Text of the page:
Parmatown Mall Cinemas

8141 West Ridgewood Drive,
Parma, OH 44129

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Lobby, about 1972

Viewing: Photo | Street View

Opened November 15, 1967 – William Riseman Associates, Architects – Cinema I 1,050 seats – Cinema II 1,050 seats – first 2-screen theatre built from ground up in Cleveland, second in Ohio (first in Ohio was Chapel Hill Cinema I & II, Akron). Cinema I split in half 1973 seating 472 and 440 – Cinema II split into 3 early 1980’s – Closed by GCC around 2002 – renovated to become Cinema Grill Cafe – unsuccessful – operated by Cleveland Cinemas – closed in August of 2004.

Contributed by dave-bronx

Recent comments (view all 41 comments)

rivest266
rivest266 on March 13, 2011 at 12:01 pm

November 15th, 1967 ad for this and the Shoregate Cinema is at View link

dave-bronx™
dave-bronx™ on February 23, 2012 at 2:41 pm

For those associated with the Cinema from way back in the early years: Mr. Ray Stibich, evening manager for many years, has passed away in Florida. Services in Ohio. Obit in the PD 2/23&24/2012 for further info.

dave-bronx™
dave-bronx™ on March 25, 2016 at 8:46 pm

Well, not only is the Cinema gone, but the desperately needed sporting goods store that replaced it is gone too, along the indoor mall and the May/Kaufmann/Macy building. The local entities that have owned it since the earth cooled let it go into receivership and then it was sold. The new ownership is redeveloping it into what it was originally – a regular outdoor shopping plaza.

dave-bronx™
dave-bronx™ on March 25, 2016 at 10:53 pm

Oh, and I forgot to mention the shopping center has been re-named The Shoppes at Parma – you may think I’m kidding but I’m not, that’s really the new name.

TomMc11
TomMc11 on May 23, 2017 at 1:48 pm

Saw the original Star Wars here twice back in 1977 in the original Cinema II. After they hacked it into 3 parts it was a strange setup. The two new screens took up the back left and back right of the original cinema. You had to walk down a long hallway to get to the front part of the original screen. The screen was HUGE, but the theater looked weird because it was exceptionally wide, but only about 20 rows deep.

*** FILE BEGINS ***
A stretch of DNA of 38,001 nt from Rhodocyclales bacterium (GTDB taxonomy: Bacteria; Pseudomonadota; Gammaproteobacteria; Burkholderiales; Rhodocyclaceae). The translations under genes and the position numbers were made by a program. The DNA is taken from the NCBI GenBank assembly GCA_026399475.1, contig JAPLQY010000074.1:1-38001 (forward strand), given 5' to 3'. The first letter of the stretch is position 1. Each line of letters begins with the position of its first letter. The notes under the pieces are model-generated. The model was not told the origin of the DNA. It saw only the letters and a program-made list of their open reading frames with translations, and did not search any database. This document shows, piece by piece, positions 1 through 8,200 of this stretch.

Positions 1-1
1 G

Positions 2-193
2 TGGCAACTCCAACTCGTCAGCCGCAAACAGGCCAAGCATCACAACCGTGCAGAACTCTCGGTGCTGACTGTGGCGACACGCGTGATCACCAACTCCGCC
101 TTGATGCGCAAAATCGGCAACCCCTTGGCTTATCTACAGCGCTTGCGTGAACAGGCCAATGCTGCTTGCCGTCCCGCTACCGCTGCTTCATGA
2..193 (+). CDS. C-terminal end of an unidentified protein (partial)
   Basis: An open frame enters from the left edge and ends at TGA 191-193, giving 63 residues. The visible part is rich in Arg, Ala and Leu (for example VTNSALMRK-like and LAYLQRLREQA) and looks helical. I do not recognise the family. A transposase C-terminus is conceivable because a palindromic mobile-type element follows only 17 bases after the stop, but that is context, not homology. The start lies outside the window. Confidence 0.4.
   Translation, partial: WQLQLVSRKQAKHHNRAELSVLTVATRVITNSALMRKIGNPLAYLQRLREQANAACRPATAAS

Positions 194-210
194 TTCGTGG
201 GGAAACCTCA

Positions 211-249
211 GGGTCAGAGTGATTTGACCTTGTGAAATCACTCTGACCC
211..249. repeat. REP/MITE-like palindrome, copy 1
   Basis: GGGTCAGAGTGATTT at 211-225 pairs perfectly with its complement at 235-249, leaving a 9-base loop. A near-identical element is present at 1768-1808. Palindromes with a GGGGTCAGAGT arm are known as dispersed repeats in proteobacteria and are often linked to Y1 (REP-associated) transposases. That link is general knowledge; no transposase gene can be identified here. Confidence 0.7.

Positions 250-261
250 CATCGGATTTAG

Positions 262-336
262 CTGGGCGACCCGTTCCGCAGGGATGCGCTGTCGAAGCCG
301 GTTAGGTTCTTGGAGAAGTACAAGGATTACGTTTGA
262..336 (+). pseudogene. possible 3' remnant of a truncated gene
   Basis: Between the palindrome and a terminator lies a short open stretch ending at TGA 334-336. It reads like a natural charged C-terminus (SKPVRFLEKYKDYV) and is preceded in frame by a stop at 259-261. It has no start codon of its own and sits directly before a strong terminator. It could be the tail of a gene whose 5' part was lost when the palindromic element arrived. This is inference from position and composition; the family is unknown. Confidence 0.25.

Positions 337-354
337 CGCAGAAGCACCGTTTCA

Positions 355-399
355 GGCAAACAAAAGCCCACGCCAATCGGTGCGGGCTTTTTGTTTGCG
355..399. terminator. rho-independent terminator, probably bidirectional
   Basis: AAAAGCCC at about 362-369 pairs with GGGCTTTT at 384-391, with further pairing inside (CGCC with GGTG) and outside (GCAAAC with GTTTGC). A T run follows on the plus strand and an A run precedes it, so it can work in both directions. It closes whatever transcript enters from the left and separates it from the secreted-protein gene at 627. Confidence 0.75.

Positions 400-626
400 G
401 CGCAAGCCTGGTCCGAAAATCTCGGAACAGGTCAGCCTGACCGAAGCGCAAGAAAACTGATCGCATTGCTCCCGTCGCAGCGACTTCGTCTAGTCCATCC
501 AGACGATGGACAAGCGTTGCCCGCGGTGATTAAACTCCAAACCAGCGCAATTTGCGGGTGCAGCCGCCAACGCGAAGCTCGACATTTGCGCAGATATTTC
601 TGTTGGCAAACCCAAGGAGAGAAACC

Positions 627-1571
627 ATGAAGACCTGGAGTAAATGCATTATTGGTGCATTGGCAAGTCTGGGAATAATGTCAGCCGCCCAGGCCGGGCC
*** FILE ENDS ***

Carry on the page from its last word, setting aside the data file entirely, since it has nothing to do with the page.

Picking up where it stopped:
dave-bronx™
dave-bronx™ on May 24, 2017 at 2:45 am

In 1977 Star Wars played at Mentor, Parmatown and Randall Cinemas, along with the Fairview, Severance and Avon Lake. That was unusual that a first run Fox picture would play in Cleveland GCC’s – back then we were on the Warner/Disney/Universal track. Loews was Paramount/Columbia, I don’t remember where Fox usually played in Cleveland. Now and then we’d get a sub-run Fox, Paramount or Columbia picture if a regular booking was doing so bad it had to be pulled, and needed to throw in something on short notice.

Years later when I was working for Loews in New York I found out that Loews and Fox had a major disagreement dating back decades, I suspect the reason was long forgotten. Until they resolved their differences in the mid-2000s you would never see a Fox picture, first-run or otherwise, in any Loews theatre.

optimist008
optimist008 on May 24, 2017 at 7:51 am

dave-bronx, Can only guess that either GCC outbidded the others for Star Wars or they were in collusion with Fox that previously gave them the Westchester County, NY exclusive run of “The Towering Inferno” at Central Plaza, Yonkers, NY resulting in court case brought by Lesser Cinemas who wanted to run it at their Beach Cinema in Peekskill, NY. Google and that lawsuit is online.

dave-bronx™
dave-bronx™ on May 24, 2017 at 12:25 pm

Yes, bidding for the films, that’s how they did it [wink, wink]. Cleveland was, in the 60s and 70s anyway, a different animal. In those days there was one guy (we’ll call him Mr. X) in town who ran a booking agency. He also ran an advertising agency and also had a local chain of theatres. He booked the films in all the theatres in town, General Cinema and Loews included, whose own booking departments booked all their other theatres in the US. His advertising agency handled all the co-op ad campaigns, except the rare instance of an exclusive at any one or two of GCC screens, then Parmatown’s manager handled the campaign. Also, as stated below, in the Cleveland market General Cinema got all the Warner, Disney and Universal pictures, Loews played all the Paramount, Columbia and MGM/UA films, but the theatres owned by Mr. X got some of all of them. He ran the whole show, as it were. Back then, if you wanted to play ball in Cleveland you played it his way or you didn’t play. Oh, I almost forgot, Mr. X was also the landlord to most of the distributors Cleveland branch offices.

optimist008
optimist008 on May 25, 2017 at 7:51 am

dave-bronx,

Good, amusing posting above !!!

FYI: Google Ron Lesser vs. General Cinema to see the lawsuit mentioned in my post above and join the Facebook General Cinema Memories group.

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